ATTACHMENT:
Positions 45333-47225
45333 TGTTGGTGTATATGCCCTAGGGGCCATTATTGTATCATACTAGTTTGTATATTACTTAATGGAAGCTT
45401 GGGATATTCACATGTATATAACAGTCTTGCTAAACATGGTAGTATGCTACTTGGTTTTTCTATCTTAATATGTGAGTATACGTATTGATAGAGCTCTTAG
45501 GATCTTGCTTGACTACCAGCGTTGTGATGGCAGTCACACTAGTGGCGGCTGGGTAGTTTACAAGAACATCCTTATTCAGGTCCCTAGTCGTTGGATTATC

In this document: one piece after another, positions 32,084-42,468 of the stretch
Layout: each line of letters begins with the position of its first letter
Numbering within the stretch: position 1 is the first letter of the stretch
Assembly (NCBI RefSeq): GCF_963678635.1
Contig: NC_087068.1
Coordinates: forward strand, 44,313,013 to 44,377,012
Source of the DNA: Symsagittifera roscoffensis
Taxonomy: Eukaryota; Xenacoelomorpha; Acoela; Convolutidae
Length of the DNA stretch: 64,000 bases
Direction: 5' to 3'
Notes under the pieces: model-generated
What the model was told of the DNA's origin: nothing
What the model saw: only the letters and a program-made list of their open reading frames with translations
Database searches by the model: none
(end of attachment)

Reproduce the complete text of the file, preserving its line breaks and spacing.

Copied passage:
Positions 45333-47225
45333 TGTTGGTGTATATGCCCTAGGGGCCATTATTGTATCATACTAGTTTGTATATTACTTAATGGAAGCTT
45401 GGGATATTCACATGTATATAACAGTCTTGCTAAACATGGTAGTATGCTACTTGGTTTTTCTATCTTAATATGTGAGTATACGTATTGATAGAGCTCTTAG
45501 GATCTTGCTTGACTACCAGCGTTGTGATGGCAGTCACACTAGTGGCGGCTGGGTAGTTTACAAGAACATCCTTATTCAGGTCCCTAGTCGTTGGATTATC

In this document: one piece after another, positions 32,084-42,468 of the stretch
Layout: each line of letters begins with the position of its first letter
Numbering within the stretch: position 1 is the first letter of the stretch
Assembly (NCBI RefSeq): GCF_963678635.1
Contig: NC_087068.1
Coordinates: forward strand, 44,313,013 to 44,377,012
Source of the DNA: Symsagittifera roscoffensis
Taxonomy: Eukaryota; Xenacoelomorpha; Acoela; Convolutidae
Length of the DNA stretch: 64,000 bases
Direction: 5' to 3'
Notes under the pieces: model-generated
What the model was told of the DNA's origin: nothing
What the model saw: only the letters and a program-made list of their open reading frames with translations
Database searches by the model: none